Larry Picus stood center stage before about 75 parents Tuesday at the Longfellow Middle School Theater Tuesday as he auditioned for the leading role in Berkeley Unified’s great school funding adventure.
After his presentation, Superintendent Michele Lawrence said she had big plans for Picus, her former school finance professor at the University of Southern California.
“I’d like him to be involved,” she said. “He has expertise and we don’t want to do this alone.”
Picus, the director of USC’s Center for Research in Education Finance, is a leader in what in education circles is called the “adequacy movement.” Its central tenet is that when plotting school finance, the goal must be to examine the essential components of a good education, determine the costs, and then figure out how to pay for it. That would be opposite the general procedure of districts waiting to see what money is coming in from state and local sources, and then figuring out how to spend it.
After several years of finding herself at the mercy of state budget cuts with no promise of brighter times ahead, Lawrence has decided that the district needs Picus’ brand of strategic planning before it returns to voters in 2006 for an extension of Berkeley Schools Excellence Project (BSEP)—its signature parcel tax that promises to bring in at least $18 million annually.
“This seems to me the only option I can present to you right now,” Lawrence told the assembled community members. After three years of struggling to break free of budget deficits, she warned that the district would soon find itself back in the same morass of debt unless it figured out how to fund its top priorities in an era of declining state resources.
“The only way to get out of this spiral is to look at our systems and structures and determine which things are most critical for our kids,” Lawrence said. She envisions a task force led by someone of Picus’ ilk, with community members and education experts included to guide the study.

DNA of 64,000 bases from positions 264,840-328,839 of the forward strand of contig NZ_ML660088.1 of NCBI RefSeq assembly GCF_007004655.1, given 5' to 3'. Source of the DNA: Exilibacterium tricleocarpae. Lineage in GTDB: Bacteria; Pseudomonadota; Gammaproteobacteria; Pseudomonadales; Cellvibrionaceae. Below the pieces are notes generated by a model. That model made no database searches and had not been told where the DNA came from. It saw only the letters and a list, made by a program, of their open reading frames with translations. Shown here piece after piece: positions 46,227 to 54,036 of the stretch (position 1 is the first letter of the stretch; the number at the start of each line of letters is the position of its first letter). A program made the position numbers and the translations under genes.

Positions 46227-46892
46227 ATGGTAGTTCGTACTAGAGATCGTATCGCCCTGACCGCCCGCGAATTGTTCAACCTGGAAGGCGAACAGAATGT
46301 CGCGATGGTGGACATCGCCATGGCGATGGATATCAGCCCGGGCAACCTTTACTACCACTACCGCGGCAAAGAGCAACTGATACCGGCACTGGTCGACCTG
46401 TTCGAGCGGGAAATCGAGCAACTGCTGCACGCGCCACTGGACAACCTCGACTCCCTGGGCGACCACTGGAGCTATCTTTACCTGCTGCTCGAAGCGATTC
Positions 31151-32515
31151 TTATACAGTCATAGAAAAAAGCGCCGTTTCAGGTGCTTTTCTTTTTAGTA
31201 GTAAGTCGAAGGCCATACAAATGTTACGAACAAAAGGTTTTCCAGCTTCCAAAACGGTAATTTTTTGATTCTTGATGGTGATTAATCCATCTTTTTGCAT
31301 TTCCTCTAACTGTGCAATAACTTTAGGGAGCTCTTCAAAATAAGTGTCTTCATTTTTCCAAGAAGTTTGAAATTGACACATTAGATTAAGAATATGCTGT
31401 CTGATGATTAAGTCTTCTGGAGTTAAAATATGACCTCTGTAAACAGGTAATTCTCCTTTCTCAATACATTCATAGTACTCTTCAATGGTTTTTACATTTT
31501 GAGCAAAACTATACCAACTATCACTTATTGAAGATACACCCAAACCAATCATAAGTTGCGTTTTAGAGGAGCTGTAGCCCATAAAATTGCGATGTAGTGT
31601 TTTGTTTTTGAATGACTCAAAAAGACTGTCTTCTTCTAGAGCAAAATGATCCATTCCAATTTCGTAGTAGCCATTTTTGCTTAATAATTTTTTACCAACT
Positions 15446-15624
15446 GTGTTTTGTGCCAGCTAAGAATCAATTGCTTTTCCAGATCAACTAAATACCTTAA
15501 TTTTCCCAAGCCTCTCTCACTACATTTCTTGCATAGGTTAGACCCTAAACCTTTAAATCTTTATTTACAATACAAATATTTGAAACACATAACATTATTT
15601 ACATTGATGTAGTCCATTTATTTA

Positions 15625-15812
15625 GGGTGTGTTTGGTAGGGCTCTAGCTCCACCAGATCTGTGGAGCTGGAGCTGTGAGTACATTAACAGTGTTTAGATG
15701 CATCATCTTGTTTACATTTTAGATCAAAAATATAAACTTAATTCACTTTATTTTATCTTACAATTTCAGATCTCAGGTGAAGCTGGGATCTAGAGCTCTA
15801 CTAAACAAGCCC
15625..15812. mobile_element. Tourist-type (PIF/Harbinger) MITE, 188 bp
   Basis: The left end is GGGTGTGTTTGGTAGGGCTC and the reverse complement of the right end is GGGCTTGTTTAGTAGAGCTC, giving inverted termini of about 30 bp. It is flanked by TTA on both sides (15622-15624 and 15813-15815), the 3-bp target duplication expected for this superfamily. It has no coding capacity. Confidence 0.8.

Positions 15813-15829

For Picus, taking on the Berkeley job wouldn’t just turn the district’s system of funding schools on its head, it would revolutionize the adequacy movement.
Until now, adequacy studies have only been performed on the state level, where legislators have the power to tax raise the revenues needed to boost education.
Picus insisted Berkeley was the perfect testing ground for a study. Displaying a sound knowledge of the district’s schools and at one point referring to the community as “we,” Picus said Berkeley Unified was just the right size to guarantee that the superintendent could keep tabs on principals while the schools could experiment somewhat with ways to meet standards.
His preferred approach is to develop prototype schools and then allocate the resources needed to ensure that all students have the tools to meet state education requirements.
“It’s a simple model that allows for transparency and is easy to understand,” he said.
Picus last employed the model for the state of Arkansas, which paid him and his partner $400,000 for their services.
Lawrence said Berkeley Unified wouldn’t pay as well as Arkansas, and that she hoped Picus could lead a team of graduate students, which could reduce the price tag.
“These things are not cheap to do, but I think it’s worth the investment,” Lawrence said. She added she would search the district to find funds to pay for the study, but hadn’t earmarked any yet.
Although adequacy studies universally result in a request for more taxpayer money—Picus requested $800 million for the Arkansas schools—synergies with local agencies including the city, county and UC Berkeley were the buzzwords Tuesday.
Picus argued that by teaming up with different agencies, Berkeley could boost its spending per student from below $10,000 to around $20,000.
Asked by a community member how the district’s partnerships were going, Lawrence said Berkeley Unified had made progress, but still lacked the accounting sophistication to fully connect with service agencies.
By and large, residents at the meeting were prepared to support Lawrence’s plan. “The superintendent deserves our support in putting together a unified agreement of our priorities,” said Nina Robinson, a parent with two children in the district.
Another parent, Gloria Soto, said she expected more concrete details on ideas for alternative funding, but was “totally confident that it’s worth the try.”
Wanda Steward, a parent at Longfellow Middle School, said she assumed the process would yield the same priorities—small class sizes and well trained teachers—but “if a process makes everyone buy into it, then it’s good.”
Derrick Miller, a parent at Jefferson Elementary School and former candidate for the Berkeley school board said the task force had promise but also faced pitfalls. Noting that Berkeley has a complex set of funding streams including a lot of volunteer energy, a good process could build on those resources, but if the process proceeds in the wrong way, the district runs the risk of people pulling out, Miller said.›